Strong Stocks Disposed To Plunder





Strong stocks, that during a yield have occupied every cell with brood

and honey, when it fails, will soon have empty cells left by the young

bees, hatching. These empty cells, without honey to fill them, appear

to be a source of much uneasiness. Although such hive and caps may be

well stored, I have ever found them to be the worst in the apiary, much

more disposed to plunder, than weaker ones with half the honey. As weak

stocks cannot be bettered now, it is best to remove them at once, and

put the temptation out of the way. Carelessness is but a sorry excuse,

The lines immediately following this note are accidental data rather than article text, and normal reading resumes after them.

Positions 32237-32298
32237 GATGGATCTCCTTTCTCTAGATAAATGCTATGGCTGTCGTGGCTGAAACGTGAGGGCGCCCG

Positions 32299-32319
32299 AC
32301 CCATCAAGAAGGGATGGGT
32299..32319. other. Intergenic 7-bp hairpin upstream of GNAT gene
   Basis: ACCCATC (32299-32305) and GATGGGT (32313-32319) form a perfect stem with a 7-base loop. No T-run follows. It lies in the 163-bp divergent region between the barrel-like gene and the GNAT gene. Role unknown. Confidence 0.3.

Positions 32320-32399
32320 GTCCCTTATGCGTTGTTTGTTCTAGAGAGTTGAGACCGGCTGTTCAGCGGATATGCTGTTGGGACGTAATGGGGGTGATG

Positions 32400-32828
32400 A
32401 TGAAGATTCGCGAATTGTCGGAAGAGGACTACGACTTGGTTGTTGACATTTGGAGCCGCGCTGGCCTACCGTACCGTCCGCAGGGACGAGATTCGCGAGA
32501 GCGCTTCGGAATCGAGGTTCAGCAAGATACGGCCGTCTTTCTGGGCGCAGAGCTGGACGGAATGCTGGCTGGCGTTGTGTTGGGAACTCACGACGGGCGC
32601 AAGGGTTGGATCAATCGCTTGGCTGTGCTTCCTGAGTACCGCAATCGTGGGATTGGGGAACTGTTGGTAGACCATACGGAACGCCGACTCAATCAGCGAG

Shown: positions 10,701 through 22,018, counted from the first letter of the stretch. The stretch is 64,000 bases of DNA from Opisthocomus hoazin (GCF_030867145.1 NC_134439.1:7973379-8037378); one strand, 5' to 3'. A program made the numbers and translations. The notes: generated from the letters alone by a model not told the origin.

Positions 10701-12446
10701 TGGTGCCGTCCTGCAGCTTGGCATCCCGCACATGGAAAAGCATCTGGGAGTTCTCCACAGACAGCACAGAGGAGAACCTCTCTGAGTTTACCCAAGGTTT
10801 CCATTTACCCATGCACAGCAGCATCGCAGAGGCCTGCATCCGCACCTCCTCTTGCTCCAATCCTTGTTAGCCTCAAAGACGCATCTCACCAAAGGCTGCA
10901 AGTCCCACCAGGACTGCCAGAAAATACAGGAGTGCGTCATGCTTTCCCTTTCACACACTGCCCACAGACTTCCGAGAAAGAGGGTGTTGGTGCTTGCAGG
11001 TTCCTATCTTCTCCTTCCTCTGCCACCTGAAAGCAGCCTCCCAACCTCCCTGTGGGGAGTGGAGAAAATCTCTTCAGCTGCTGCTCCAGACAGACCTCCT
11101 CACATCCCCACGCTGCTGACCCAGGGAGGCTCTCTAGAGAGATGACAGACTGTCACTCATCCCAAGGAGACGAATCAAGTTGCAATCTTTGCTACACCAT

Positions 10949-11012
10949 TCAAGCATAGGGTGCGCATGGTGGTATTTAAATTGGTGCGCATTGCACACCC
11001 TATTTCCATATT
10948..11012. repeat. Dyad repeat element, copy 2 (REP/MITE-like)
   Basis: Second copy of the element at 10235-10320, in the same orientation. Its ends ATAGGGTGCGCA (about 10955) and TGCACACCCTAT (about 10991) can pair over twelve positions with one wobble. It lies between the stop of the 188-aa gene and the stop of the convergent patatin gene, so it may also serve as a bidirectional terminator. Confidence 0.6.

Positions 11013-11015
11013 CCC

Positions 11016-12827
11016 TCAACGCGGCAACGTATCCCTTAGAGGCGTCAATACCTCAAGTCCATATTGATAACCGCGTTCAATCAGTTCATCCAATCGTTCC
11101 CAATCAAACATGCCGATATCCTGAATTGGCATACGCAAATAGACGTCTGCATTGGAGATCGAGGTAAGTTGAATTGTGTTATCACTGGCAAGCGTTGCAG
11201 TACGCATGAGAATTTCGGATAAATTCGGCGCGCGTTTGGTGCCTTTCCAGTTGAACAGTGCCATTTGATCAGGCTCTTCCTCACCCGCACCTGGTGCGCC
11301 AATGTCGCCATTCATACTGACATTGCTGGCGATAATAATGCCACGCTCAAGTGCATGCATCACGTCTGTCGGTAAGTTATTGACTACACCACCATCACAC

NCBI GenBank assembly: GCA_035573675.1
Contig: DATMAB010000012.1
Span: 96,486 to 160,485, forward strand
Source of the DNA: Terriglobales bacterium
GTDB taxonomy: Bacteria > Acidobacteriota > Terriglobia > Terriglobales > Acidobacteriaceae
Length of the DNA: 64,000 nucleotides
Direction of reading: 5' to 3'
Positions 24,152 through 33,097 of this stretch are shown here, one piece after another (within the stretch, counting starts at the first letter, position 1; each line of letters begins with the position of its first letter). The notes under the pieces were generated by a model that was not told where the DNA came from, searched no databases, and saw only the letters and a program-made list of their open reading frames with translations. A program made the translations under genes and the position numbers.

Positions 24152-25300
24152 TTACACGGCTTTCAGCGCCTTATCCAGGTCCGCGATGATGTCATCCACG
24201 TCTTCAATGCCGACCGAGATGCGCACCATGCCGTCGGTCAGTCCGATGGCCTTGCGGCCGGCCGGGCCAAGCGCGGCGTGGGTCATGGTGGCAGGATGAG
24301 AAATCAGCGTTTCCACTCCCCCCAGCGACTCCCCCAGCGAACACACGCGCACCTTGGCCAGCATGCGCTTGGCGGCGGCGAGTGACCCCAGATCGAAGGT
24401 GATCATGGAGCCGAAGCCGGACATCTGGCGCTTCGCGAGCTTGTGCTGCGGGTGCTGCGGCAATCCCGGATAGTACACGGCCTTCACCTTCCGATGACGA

for letting bees establish this habit of dishonesty. Should any stocks

be weak from disease, the consequences would be even more disastrous

than bad habits; the reasons why such impure honey should not go into

thrifty stocks, have already been given. If we want the least possible

trouble with our bees, none but the best should be selected for winter.

But what constitutes a good stock, seems to be but partially

understood; if we judge from the number lost annually, too many are

careless, or ignorant in the selection; supposing, perhaps, because a

stock has been good one winter and swarmed well, it must of course be

right; the mistake is often fatal.





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